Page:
KM: Have you seen corresponding changes in each new generation of business students?

JM: No. People are still interested in getting a fair return on their capital, and that includes students. I teach mostly MBA and other master’s students, who in a typical sense haven’t changed. They are hardworking. They are serious. They want to do well. That’s not to say they, like the rest of us, are not lazy on occasion. I enjoy students more now than I used to because I’ve learned to relax a little bit. I derive tremendous pleasure from interacting with our students. I particularly feel enriched by having a large international contingent.

KM: What do you find most enjoyable about your outside consulting work?

JM: I used to do more consulting than I do now. Other than my role as a board member, most of my work is litigation-related. It’s teaching. I have the great pleasure of working with very smart lawyers and helping them articulate the nuances of financial transactions that they might not otherwise be familiar with. And if a case goes to trial, there is the wonderful opportunity to explain very complex financial transactions in terms that are accessible to a very broad, heterogeneous and captive audience of jurors. Or, in a bench trial, to a judge who may one day hear a labor dispute, the next day is working on a homicide, and the next is suddenly confronted with a challenging financial case. They want to be told what’s going on in words they can understand.

KM: What are some of the most gratifying interactions you’ve had with former students and alumni?

JM: One year, about eight months after graduation, I received email from a former HR student whose one and only class in finance was our core course.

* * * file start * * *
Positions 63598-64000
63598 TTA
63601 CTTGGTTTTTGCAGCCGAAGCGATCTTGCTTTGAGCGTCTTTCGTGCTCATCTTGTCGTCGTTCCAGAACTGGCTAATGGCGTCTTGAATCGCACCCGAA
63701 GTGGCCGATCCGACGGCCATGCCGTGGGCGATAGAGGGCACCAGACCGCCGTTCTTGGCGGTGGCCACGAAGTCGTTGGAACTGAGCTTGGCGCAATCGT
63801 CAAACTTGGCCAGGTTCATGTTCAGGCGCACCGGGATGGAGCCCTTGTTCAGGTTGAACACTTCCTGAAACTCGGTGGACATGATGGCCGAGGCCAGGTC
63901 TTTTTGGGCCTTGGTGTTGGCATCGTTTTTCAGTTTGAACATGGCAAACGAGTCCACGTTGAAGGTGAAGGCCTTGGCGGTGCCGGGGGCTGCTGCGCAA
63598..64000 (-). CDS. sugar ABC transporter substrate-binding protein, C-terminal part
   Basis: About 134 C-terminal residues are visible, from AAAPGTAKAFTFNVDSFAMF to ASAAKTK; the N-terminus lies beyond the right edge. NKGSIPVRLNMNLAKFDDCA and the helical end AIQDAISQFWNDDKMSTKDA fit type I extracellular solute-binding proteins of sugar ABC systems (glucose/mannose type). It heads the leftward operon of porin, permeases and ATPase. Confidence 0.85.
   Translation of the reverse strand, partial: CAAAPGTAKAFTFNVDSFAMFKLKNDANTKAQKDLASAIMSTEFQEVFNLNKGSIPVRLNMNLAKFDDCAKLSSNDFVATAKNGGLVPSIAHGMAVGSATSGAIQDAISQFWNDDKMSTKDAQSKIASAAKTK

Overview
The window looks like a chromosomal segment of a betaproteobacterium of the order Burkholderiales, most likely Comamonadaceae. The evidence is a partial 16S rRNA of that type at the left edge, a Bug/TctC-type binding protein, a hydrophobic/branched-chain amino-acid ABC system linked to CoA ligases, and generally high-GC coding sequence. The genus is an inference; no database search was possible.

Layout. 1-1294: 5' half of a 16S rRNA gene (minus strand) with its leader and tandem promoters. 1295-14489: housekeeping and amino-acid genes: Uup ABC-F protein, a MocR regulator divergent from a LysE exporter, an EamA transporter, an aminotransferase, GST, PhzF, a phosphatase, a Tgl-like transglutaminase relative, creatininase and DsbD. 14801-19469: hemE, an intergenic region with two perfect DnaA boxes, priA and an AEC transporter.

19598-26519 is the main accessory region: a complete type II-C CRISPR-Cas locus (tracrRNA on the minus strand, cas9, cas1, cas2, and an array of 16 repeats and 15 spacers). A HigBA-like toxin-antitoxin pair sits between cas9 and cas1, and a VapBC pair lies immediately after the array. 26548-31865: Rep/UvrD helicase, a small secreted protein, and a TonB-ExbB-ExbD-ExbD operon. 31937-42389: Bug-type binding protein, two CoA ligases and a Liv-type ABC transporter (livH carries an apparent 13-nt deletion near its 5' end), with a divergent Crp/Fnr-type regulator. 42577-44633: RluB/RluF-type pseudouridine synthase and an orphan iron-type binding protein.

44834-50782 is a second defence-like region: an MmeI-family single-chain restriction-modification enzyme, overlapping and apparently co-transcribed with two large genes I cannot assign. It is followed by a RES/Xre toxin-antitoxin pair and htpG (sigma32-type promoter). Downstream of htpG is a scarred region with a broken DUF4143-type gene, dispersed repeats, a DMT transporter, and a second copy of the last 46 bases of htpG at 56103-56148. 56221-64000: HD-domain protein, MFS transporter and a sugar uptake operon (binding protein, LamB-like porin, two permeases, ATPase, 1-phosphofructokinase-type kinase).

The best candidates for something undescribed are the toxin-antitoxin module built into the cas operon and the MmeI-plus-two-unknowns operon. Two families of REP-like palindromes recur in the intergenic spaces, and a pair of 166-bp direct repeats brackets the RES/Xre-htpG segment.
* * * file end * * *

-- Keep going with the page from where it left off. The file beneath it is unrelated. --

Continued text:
John McConnell

(Photo by Andrew Hancock)

It said something to the effect, “Thank goodness for McConnell’s class, because from the first day I took my job, I’ve been doing nothing but finance work.”

That’s typical of a lot of comments I get from former students, even those in human resources management. They often don’t realize that a large part of what they will do requires an understanding of the costs and benefits associated with HR programs and how those will impact the bottom line.

Another example of a typical but rewarding experience happened earlier this year when I was visiting the Lafayette Orthopaedic Clinic. A doctor whom I happened to know but wasn’t there to see went out of his way to find me and tell me that his daughter had just completed our master’s program. He just glowed with praise when describing how appreciative and grateful she was for the wonderful educational experience provided to her. When you hear something like that, it’s very enriching.

At this year’s spring commencement, two of my former students who happened to marry each other came up to me and told me their son was graduating with this year’s class. In addition to making me feel old, it was great to know that they felt good enough about our program to send their child through it. Those are the sorts of experiences that have kept me at Purdue and Krannert for more than 30 years.

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